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We are just back from our third visit to lovely Arran this year. We are still getting over the shock of both of our ferries running to time as advertised.
During our holiday we visited many establishments for food and drink and shops for the purchase of gifts for our offspring. Our general feeling was that businesses on the island continue to thrive and, as ever, are offering service with a smile. Long may that continue.
There was one visit that we found disappointing and that was to what should be the jewel in Arran’s crown, Brodick Castle. We approached by the Fisherman’s Walk and entered by the steps from the Wineport. The cabin that used to issue tickets was closed and there was no control over entry. It did not matter to us as members, but the cabin appeared to have been closed for some time with lost opportunities for revenue and memberships. The castle itself is closed, and has been for some time, after being shut for refurbishment, which seems to have gone on for ever.
The thriving and lovely terrace cafe has gone. We walked on to the visitor reception. The busy National Trust shop has been replaced by a few shelves of odd items and the shop area filled with tables and chairs which looked most uninviting and, although we arrived over lunchtime, only one person was using the facility, and he appeared to be a member of staff. Similarly, the area that used to sell plants lay empty and neglected.
I inquired if it was possible to get a bus back to Brodick but was told the open-top service which called at the castle visitor reception had ceased some years ago.
Of course the grounds are still impressive and there have been improvements, the massive play area (our grandchildren love it but I struggle at 65) and the new squirrel hide is impressive but the impression left after our visit is an attraction that has gone backwards while others have progressed. Come on, National Trust for Scotland, get the crown back where it belongs.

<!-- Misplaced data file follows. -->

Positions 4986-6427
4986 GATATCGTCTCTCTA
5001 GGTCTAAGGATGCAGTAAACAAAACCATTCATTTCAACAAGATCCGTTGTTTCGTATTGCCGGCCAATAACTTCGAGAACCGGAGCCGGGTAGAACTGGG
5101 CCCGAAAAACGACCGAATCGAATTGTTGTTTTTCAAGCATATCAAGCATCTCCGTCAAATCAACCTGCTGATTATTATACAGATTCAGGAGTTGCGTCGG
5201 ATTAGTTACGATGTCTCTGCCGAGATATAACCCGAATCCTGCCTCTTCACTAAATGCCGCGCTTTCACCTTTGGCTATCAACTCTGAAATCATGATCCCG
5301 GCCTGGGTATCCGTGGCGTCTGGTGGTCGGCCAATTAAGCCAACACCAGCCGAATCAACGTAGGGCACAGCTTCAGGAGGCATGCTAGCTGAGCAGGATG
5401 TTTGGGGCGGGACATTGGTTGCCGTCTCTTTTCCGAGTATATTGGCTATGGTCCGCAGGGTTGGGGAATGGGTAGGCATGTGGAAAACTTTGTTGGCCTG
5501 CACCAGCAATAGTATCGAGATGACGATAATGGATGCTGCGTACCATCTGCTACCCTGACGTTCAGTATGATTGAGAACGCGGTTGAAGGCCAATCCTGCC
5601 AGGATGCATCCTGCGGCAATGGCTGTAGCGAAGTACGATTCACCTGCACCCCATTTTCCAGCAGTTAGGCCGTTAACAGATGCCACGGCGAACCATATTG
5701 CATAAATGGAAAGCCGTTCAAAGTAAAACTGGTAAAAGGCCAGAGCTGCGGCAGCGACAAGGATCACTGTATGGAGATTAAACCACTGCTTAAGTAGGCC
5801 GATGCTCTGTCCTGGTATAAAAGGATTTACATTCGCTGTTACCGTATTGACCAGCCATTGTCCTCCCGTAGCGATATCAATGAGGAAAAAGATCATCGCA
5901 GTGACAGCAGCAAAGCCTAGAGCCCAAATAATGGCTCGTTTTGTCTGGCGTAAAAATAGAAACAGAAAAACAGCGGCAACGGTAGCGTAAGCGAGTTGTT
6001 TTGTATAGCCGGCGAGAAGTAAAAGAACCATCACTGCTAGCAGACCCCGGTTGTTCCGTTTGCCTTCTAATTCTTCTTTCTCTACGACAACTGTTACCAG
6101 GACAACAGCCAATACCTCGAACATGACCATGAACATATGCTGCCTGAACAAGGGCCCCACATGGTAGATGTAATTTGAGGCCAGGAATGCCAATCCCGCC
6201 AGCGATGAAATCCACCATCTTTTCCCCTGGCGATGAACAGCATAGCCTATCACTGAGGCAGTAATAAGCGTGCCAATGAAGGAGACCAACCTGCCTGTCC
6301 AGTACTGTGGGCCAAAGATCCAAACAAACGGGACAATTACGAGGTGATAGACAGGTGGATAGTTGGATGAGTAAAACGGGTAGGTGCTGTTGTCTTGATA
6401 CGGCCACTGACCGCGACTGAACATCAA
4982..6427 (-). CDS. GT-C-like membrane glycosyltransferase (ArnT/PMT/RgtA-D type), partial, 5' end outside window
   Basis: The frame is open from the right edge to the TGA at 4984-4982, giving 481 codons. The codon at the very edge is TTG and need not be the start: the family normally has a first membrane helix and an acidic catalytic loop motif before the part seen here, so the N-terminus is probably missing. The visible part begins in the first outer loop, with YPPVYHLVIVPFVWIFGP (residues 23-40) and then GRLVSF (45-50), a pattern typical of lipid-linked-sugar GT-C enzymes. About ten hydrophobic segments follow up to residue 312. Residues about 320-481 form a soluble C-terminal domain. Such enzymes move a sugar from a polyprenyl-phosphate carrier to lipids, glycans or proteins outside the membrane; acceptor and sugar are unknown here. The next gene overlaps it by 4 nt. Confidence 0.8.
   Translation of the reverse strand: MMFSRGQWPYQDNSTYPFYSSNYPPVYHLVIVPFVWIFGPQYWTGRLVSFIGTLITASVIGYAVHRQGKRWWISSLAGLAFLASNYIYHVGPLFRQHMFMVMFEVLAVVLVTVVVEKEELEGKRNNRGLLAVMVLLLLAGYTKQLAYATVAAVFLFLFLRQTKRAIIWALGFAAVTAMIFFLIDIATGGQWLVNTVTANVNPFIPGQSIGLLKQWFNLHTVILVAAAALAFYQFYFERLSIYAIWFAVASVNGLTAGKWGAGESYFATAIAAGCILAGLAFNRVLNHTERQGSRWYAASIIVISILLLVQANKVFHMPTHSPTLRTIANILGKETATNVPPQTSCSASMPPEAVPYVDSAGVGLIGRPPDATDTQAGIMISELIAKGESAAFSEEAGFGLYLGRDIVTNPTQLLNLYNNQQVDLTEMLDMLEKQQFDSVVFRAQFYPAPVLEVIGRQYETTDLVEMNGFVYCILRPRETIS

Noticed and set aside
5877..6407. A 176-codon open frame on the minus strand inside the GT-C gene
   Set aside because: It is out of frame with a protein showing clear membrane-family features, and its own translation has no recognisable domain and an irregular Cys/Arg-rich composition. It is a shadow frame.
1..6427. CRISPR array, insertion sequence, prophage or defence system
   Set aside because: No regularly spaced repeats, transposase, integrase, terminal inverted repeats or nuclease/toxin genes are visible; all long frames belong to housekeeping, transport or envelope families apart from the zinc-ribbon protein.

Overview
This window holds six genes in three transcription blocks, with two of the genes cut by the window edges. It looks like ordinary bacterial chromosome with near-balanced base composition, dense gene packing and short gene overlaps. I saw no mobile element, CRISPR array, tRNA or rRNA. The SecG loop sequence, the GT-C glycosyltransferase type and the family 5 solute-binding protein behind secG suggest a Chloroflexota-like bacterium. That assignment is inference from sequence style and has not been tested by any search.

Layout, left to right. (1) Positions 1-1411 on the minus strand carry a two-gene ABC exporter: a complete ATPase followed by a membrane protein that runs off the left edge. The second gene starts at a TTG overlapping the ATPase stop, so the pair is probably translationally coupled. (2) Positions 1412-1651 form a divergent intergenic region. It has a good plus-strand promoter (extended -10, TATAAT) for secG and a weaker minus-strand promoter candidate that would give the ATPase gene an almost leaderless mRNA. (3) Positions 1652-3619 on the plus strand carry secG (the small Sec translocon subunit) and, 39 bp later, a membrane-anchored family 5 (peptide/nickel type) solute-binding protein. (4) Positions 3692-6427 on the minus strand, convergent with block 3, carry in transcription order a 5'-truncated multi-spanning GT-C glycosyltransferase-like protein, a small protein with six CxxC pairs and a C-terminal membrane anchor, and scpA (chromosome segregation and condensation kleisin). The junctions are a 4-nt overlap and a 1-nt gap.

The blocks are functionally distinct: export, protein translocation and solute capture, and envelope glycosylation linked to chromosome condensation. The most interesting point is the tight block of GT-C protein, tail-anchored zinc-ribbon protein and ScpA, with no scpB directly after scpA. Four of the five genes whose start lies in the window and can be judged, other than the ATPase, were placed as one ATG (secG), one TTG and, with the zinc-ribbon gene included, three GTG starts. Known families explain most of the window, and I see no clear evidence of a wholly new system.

Being a simple and naive person, I read of the preparation for winter on Arran roads by NAC and was immediately heartened by the thought that the higher parts of the String Road would, on the occasion of snow covering the surface, be treated as a priority route, in particular between the hours of 8.30am and 9pm when there is a significant amount of traffic that includes a school bus.
This is the time when previously the safety of motorists and passengers has been neglected or ignored. Therefore no longer will the cry of ‘ where is the gritter’ echo in the snow covered hills and the traffic strewn roads. Oh well, I can only dream.
Mr J Stewart,
Musicians help raise cash for SSPCA
The Arran branch of the Scottish Society for the Prevention of Cruelty to Animals raised £592 in the recent Animal Week collection. Thanks are due to all who gave generously, the volunteers who collected and, especially, our wonderful musicians, Beverley and Patrick on bagpipes, Alice and Anne on fiddles, and Colin on guitar, who entertained on Lamlash Green as we collected outside the Co-op.
Our next fundraiser is upstairs at Arran Active on the Saturday of the Shop Arran weekend, November 17, between 11am and 3pm. More music is planned, with mulled wine and mince pies, home baking, Christmas decorations and lots more, so please come.
Arran branch SSPCA.
I’m calling on dads, brothers, sons, nephews, granddads and uncles to grow a beard this December and raise money for Bowel Cancer UK.
Taking part in Decembeard is simple. All you need to do is clean shave on November 30 and let your facial fuzz grow throughout the month. Already bearded? No problem. Dye, ditch or decorate your beard and join the campaign.
Bowel cancer is Scotland’s second biggest cancer killer. However, it shouldn’t be. It’s treatable and curable, especially if diagnosed early. Grow a beard this December and raise funds to support vital services and lifesaving research. Sign up at bowelcanceruk.org.uk/decembeard
c/o Bowel Cancer UK.